Look at the main cabin bulkhead around the upper shroud chainplates for signs of water intrusion. If you see any signs of leakage, have a surveyor evaluate for dry-rot. This bulkhead is exposed to very high loading from the chainplate, and you want to make sure it is sound. Check that the battery is okay, and figure on $50~$75 if it's in need of replacement. Check the primary switch panel for function and proper fuses. Check the porta-pottie for any signs of leakage. $55 to replace if needed. If the boat has an actual Marine toilet and holding tank, check these out, but have a surveyor look them over too. Open and close all three galley drawers several times to check that they aren't sticking or hard to open. Pour a gallon or two of water in each of the two sinks, galley and head, to make sure the drain hoses are not clogged, same with the cockpit drains on an older boat with the floor-mount drains. The newer boats have scuppers right in the transom and you can see visually that they're open. Look at all bolts in the cabin overhead where deck hardware is mounted, inspect for signs of water leakage or missing nuts. If the boat has a VHF or SSB radio, find where the antenna cable penetrates the deck (probably near the mast base), and check that fitting for condition and water leakage.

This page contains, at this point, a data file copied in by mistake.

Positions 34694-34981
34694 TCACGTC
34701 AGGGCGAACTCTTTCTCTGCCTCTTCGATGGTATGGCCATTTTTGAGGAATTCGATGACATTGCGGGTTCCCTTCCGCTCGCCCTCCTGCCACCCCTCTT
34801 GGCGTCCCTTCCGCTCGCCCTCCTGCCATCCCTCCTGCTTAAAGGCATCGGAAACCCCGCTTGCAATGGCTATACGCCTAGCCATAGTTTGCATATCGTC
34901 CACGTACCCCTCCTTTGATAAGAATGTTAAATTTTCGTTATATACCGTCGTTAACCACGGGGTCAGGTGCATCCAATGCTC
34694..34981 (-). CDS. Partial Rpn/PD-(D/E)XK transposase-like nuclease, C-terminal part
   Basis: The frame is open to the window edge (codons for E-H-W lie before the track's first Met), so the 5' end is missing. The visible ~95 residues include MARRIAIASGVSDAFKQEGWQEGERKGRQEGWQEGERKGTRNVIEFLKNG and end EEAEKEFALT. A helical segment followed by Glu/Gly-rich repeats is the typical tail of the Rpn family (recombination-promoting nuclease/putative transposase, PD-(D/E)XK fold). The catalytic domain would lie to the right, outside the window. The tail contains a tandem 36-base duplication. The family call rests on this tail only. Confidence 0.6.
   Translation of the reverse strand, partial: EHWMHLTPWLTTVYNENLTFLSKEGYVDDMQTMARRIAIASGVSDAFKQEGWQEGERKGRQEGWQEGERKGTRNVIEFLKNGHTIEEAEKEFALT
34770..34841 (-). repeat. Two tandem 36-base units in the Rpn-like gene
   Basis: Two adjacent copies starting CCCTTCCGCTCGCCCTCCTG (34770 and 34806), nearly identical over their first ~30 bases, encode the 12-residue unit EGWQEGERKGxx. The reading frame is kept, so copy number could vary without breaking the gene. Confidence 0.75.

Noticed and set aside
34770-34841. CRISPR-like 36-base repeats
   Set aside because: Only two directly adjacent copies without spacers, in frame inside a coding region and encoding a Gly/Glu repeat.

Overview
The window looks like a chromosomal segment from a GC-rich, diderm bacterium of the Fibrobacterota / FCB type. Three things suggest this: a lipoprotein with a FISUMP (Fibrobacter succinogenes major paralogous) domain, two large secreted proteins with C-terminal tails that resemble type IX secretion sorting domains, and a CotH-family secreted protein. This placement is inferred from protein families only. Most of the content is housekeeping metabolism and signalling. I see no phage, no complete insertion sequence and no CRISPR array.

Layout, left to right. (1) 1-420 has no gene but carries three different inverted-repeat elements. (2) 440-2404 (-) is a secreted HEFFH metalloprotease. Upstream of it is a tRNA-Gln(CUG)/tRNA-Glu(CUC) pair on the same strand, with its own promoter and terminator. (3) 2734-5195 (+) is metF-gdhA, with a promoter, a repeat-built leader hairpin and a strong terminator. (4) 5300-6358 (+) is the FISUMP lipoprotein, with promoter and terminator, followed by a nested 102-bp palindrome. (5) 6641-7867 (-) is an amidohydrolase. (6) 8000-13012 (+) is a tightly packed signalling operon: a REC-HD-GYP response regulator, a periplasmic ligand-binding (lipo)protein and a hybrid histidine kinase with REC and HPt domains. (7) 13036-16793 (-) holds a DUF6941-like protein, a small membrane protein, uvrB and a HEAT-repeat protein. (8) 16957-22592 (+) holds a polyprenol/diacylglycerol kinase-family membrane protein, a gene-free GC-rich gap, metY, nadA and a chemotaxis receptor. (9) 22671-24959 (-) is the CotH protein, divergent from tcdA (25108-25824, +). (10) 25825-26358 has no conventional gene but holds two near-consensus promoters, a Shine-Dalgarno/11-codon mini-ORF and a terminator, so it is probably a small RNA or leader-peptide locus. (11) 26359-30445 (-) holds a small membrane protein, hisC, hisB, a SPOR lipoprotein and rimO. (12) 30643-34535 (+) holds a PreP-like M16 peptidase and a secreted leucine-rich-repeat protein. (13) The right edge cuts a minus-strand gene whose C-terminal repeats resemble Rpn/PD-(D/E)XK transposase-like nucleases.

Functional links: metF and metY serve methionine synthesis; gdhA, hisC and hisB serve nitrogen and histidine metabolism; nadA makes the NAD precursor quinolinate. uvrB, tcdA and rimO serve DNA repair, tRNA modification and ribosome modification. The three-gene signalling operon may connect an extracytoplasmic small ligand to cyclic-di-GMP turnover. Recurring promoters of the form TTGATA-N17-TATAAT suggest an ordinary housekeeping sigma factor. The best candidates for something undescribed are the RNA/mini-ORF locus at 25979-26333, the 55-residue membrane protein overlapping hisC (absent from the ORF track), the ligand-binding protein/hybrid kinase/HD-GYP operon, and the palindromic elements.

If the boat is a swing keel, and it's in the water, crank the keel up and down through it's full travel (approximately 28 full rotations of the winch). Feel and listen for smooth operation of the winch, and look at the cable as it unwinds from the winch drum, to make sure it's in serviceable condition. Look at the big rubber hose that the cable passes through, make sure it's in good condition and the hose clamp is tight. You DON'T want this hose to pop off the thru-hull!
Catalina 25's came with three different interiors; "traditional" with a folding table mounted on the cabin bulkhead, and two different dinette styles. Inspect the hardware associated with the table on whatever type the boat is. Raise and lower (fold and unfold) the table a couple of times to make sure it's securely attached to it's mountings and the fasteners are tight. The dinette tables are just veneered particle board, and as you may know, particle board isn't all that strong. Actually, it even falls apart if it gets wet enough. I recently had my dinette tear loose from it's four mounting screws (I sat on it without remembering to unfold the support leg on the outside corner - oops!); no big problem, I just rotated the mount base 20 degrees to put the screws into fresh wood. Anyway, my point is that it doesn't take all that much pressure to yank the screws out.